José Ribamar Smolka Ramos
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ComUnidade WirelessBrasil

Fevereiro 2010               Índice Geral


• Que tal usar seu smartphone como um "Cloud PC"?

de J. R. Smolka <>
para wirelessbr <>, Celld-group <>
data 3 de fevereiro de 2010 09:35
assunto [Celld-group] Que tal usar seu smartphone como um cloud PC?

Pois é... esta é a notícia veiculada hoje pelo site Rethink Wireless... Possibilidades e mais possibilidades...

[ ]'s
J. R. Smolka


OK Labs and Citrix turn phone into a web PC
Published: 3 February, 2010

Virtualization has been poised to move from servers to smartphones for some time, but hasn't turned up in many commercial applications (at least outside DoCoMo in Japan). Leading specialist VMware sees the emergence of 'cloudbooks' as a major opportunity, but in the meantime, its open source rival Open Kernel Labs has crept up behind with a new take on the concept.

OK Labs has worked with the giant of enterprise virtualization, Citrix, to create a reference design for a virtualized phone, called Nirvana. This revives an approach with which vendors have played around for years, going back to efforts of a decade ago such as Intel's Ubiquity personal server project. It, in effect, replaces the laptop with a phone rather than a dedicated device like a cloudbook. The handset draws most of its data ans services from the cloud; plugs into any available monitors and other peripherals; has sufficient processing power to run local apps when needed; and runs different profiles/operating systems to suit different behaviors, via virtualization.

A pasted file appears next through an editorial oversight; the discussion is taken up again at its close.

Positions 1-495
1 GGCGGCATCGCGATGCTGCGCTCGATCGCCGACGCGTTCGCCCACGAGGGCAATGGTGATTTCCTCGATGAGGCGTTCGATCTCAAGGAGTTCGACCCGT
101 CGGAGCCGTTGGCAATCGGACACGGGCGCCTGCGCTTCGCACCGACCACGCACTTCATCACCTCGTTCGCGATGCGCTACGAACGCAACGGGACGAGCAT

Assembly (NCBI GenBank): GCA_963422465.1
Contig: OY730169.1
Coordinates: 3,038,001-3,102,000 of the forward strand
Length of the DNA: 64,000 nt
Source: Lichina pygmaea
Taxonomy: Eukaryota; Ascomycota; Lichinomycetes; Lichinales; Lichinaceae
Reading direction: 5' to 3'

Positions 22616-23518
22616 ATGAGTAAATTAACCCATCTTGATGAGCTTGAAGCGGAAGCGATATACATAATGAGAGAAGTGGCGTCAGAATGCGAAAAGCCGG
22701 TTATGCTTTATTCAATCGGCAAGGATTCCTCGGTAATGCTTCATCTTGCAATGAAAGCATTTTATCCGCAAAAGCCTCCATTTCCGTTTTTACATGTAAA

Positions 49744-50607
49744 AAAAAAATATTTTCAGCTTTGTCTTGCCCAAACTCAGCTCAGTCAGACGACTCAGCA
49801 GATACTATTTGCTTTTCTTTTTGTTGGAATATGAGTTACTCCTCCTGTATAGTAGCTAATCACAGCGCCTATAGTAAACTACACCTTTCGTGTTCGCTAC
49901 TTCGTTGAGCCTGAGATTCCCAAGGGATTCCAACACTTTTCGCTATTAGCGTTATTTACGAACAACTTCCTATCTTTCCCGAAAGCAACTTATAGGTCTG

Nirvana is not really a phone at all, but a framework that could be incorporated into any device format, on top of any OS. It consists mainly of an I/O layer and a hypervisor. It uses Bluetooth to connect to keyboards and a cable to link to a monitor, though these could be replaced in future by Wireless USB or other options. There is the choice to connect a mouse, though the demonstration video shows the touchscreen of the handset functioning as a trackpad.

Such designs shrink the established thin/dumb client into a phone form factor, and unlike entirely cloud-based devices, also allow the handset's native apps to be more usable via a larger display and keyboard. As in other mobile virtualization activities, multiple OS support is possible, so that users can have different profiles for work and personal use, with the enterprise able to secure and control the former in the same way as a remote PC.

"The nirvana phone takes smartphones to the next level by bringing M2E [mobile to enterprise] from paradigm to platform and ultimately to product," said Chris Fleck, VP of community and solutions development at Citrix, in a statement. "As HD video and other capabilities come online in mobile chipsets, Citrix and OK Labs are working together to give OEMs a clear path to building handsets that meet the needs of IT organizations and mobile workers alike, delivering virtual desktops and applications to virtualized mobile devices."

The next challenge will be to sign a major OEM partner, and inch ahead of other nascent options like VMWare and Microsoft's own virtualization system. Steve Subar, CEO of OK Labs, expects to see Nirvana devices on the market in 12-18 months.

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